As the 2011 season draws to an end, our workload reduces on the allotment. Apart from harvesting some of our winter veggies, we will be able to take some time off from weeding, strimming and maintenance in general.
Mostly, the beds are either occupied or weeded after the earlier weed explosion when we were on holiday. I’m pleased to say the clematis arch has been repaired and is gracing the path once more. It does now have a certain allotment charm … instead of a smart metal arch, we have a make-do-and-mend construction with the original metal and some salvaged wood. But isn’t that the delight of an allotment? Smart, modern, new constructions seem so out of place in a world where reuse, reduce and recycle should come first.
The onion experiment – results!
If you remember, I decided to try growing onions from seed this year instead of sets. Our onion experiment was fairly well controlled, with both lots of onions being treated equally.
I’m afraid I have to say the onion sets have won hands down. The onions grown from seed were smaller, but more importantly, many of them bolted and several more have already gone soft, so they won’t store.
It did seem to be a lot of effort and, as we’re trying to make our plot less labour-intensive instead of more, I’m giving up my onion seed ambitions.
Successes vs failures?
Although our beans and courgettes didn’t do as well this year – presumably due to lack of rain – we’ve had no real failures.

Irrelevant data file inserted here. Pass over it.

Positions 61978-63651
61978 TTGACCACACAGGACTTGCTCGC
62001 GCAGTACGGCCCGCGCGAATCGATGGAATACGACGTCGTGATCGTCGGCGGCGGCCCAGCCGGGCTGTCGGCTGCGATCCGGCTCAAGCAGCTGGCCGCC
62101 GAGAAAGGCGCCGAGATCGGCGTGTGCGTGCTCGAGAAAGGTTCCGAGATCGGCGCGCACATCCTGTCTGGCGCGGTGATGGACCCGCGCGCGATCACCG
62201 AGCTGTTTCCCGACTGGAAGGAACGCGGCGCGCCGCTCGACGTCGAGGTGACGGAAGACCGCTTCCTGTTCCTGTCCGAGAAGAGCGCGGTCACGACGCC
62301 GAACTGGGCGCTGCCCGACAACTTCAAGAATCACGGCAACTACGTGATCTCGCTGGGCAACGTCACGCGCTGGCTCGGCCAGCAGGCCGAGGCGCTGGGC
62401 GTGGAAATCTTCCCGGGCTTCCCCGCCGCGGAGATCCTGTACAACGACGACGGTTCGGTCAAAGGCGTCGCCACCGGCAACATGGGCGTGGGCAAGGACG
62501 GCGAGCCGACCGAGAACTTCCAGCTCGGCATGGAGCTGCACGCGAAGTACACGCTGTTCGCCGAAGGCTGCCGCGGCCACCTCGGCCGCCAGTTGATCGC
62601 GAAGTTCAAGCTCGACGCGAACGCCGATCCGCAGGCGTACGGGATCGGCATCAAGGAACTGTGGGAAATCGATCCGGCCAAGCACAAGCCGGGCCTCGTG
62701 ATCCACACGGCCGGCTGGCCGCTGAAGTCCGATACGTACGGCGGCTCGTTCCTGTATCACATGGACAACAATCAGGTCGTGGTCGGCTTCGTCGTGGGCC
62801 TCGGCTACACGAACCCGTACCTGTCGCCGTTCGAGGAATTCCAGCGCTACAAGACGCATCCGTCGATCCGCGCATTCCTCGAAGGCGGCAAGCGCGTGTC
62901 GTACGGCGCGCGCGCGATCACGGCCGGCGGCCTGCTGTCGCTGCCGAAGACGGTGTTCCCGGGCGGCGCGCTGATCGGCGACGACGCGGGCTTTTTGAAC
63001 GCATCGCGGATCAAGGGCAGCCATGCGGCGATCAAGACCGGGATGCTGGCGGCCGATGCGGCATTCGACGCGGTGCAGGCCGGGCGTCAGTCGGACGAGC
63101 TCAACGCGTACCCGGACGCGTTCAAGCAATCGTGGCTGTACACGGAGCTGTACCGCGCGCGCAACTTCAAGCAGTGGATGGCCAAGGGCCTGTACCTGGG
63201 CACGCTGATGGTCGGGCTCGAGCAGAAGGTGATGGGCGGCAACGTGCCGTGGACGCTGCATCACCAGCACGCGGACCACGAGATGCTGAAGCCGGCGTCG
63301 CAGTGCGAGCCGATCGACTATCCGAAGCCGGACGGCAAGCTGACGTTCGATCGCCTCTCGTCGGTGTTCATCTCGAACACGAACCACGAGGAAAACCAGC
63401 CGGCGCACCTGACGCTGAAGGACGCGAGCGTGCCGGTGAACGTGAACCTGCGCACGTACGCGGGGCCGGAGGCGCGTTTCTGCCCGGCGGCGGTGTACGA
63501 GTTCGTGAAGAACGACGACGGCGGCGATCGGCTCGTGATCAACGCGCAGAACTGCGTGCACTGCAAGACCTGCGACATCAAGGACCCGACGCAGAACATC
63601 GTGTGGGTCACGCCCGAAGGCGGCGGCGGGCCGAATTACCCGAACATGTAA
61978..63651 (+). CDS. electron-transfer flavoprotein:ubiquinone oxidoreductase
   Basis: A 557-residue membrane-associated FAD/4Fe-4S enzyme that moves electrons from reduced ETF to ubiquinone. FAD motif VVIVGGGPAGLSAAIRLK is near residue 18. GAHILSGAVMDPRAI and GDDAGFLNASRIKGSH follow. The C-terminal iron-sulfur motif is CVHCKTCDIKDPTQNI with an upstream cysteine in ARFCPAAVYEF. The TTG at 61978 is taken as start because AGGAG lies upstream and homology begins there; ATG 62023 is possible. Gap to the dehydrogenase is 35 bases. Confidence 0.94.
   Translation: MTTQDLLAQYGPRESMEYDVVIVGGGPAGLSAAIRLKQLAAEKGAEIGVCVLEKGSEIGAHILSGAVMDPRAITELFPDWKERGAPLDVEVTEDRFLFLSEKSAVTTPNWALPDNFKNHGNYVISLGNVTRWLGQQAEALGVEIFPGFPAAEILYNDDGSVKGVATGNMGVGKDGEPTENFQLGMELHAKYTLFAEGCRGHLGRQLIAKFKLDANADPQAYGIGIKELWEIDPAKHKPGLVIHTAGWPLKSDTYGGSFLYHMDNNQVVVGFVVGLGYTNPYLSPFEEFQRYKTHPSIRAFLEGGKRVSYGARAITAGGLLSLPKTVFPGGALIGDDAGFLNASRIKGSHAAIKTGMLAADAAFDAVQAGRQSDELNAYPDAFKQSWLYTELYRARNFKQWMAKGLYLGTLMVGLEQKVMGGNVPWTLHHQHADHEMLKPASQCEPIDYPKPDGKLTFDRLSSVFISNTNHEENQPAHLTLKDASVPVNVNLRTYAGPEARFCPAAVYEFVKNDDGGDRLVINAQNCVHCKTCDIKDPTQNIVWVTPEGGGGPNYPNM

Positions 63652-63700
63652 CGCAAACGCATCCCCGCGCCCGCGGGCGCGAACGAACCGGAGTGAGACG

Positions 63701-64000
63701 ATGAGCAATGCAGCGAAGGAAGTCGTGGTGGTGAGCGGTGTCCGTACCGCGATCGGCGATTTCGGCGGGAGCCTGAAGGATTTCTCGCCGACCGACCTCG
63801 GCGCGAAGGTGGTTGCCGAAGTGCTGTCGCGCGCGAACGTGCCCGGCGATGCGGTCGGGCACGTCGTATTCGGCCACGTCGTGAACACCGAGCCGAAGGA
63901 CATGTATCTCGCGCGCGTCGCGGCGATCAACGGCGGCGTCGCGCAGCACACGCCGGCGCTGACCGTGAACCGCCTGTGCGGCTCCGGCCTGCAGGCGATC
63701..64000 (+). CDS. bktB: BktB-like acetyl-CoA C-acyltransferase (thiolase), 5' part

But successes? Yes! For the first time we had proper calabrese heads and those wonderful plants are still giving us a good picking of broccoli sprouts every week. Another first this year is the Brussels sprouts. To date, all we’ve achieved have been pea-sized – a pimple on the stem! But this year, we have sprouts to be proud of (and enjoy).
Of course, I must brag again about our Commended Award in the Chipping Norton allotment competition. That was another first … and will be spurring us on to bigger and better things next year (so I can have my photo taken with the Mayor again, you understand).
Still to come?
While the summer season might be over, of course we’ve still got plenty of goodies left on the allotment. We’ve taken the first Savoy cabbage now, and a few swede and leeks. The purple sprouting looks stunningly good and I’m looking forward to some frost for the kale.
Winter veggies are my favourites, I have to say. I get bored quickly with runner beans and courgettes, but never tire of buttery golden swede, crisp roasted parsnips and the really rich dark greens.
Once we’ve taken down the beanpoles, I’ll be back with an end of season video and post it on YouTube. The onion plaiting video has attracted almost 300 hits and I’m keen to polish my technique. Be sure to watch it on a PC near you!